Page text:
10. The oligonucleotide of claim 8 wherein said 31 terminus has the nucleotide sequence 5'- ACAGTAGTACACTGCAAAATC-3 • (SEQ ID NO 31), or an oligonucleotide having a sequence complementary thereto.
11. The oligonucleotide of claim 8 wherein n is 8, 10 or 16.
12. The oligonucleotide of claim 8 wherein said immunoglobulin is human.
13. The oligonucleotide of claim 8 wherein said
CDR is CDR3.
14. A method for producing an antibody combining site in a polypeptide comprising inducing mutagenesis in a complementarity determining region (CDR) of an immunoglobulin light chain gene which comprises amplifying a CDR portion of the immunoglobulin gene by polymerase chain reaction (PCR) using a PCR primer oligonucleotide, said oligonucleotide having 3* and 51 termini and comprising: a) a nucleotide sequence at said 3' terminus capable of hybridizing to a first framework region of an immunoglobulin gene; b) a nucleotide sequence at said 5 ' terminus capable of hybridizing to a second framework region of an immunoglobulin gene; and c) a nucleotide sequence between said 3 • and 5' termini according to the formula:
[NNK]n, wherein N is independently any nucleotide, K is G or T, and n is 3 to about 24, said 3' and 51 terminal nucleotide sequences having a length of about 6 to 50 nucleotides, or an oligonucleotide having a sequence complementary thereto.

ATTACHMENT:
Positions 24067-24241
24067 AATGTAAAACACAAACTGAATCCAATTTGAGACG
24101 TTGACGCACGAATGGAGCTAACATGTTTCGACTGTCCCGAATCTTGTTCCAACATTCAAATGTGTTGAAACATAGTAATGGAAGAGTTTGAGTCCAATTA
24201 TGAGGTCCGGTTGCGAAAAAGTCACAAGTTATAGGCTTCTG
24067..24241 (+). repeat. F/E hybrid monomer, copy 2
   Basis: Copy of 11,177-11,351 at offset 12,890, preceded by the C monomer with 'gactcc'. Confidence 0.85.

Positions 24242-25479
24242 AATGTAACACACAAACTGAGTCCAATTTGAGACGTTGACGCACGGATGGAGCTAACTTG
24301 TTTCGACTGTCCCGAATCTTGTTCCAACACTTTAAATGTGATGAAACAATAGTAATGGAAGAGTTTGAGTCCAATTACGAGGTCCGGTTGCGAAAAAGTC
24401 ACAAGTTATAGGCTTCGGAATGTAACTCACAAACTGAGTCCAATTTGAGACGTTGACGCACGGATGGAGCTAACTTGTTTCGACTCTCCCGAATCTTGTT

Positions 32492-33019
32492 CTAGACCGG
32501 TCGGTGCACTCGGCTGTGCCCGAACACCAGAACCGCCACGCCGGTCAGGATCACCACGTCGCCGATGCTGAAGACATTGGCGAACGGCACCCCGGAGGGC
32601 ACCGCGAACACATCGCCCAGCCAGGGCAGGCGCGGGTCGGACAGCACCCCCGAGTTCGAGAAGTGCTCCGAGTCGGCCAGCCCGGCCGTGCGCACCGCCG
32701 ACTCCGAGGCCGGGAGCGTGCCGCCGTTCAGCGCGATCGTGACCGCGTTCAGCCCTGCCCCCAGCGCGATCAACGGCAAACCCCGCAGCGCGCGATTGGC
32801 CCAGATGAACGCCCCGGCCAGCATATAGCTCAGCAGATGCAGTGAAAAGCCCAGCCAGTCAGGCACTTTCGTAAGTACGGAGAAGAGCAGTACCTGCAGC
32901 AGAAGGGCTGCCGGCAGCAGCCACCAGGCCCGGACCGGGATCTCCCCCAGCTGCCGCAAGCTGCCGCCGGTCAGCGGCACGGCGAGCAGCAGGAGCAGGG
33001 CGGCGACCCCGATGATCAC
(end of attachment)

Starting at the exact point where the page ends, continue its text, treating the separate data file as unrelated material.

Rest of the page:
15. The method of claim 14 wherein said 5' - Ill -
terminus has the nucleotide sequence 5'- TATACTGTCAGCAGTAT-3• (SEQ ID NO 26) or 5'- GATTTTGCAGTGTATTACTGTCAGCAGTAT-3' (SEQ ID NO 27), or an oligonucleotide having a sequence complementary thereto.
16. The method of claim 14 wherein said 3' terminus has the nucleotide sequence 5'- ACTTTCGGCGGAGGGACCAAGGTGGAG-3' (SEQ ID NO 28) or 5»- ACTTTCGGCGGAGGGACC-3 • (SEQ ID NO 29), or an oligonucleotide having a sequence complementary thereto.
17. The method of claim 14 wherein n is 4, 5, 6, 10 or 16.
18. The method of claim 14 wherein said immunoglobulin is human.
19. The method of claim 14 wherein said CDR is CDR3.
20. The method of claim 14 according to the formula: 5'- GATTTTGCAGTGTATTACTGT[NNK]-,0TTCGGCGGAGGGACCAAGGTGGAG- 31 (SEQ ID NO 12), or an oligonucleotide having a sequence complementary thereto.
21. The method of claim 14 wherein said immunoglobulin light chain gene includes a sequence having the sequence characteristics of the light chain shown in SEQ ID NO 2.
22. The method of claim 14 wherein said immunoglobulin light chain gene has the sequence characteristics of the light chain gene in ATCC Accession No. 75408.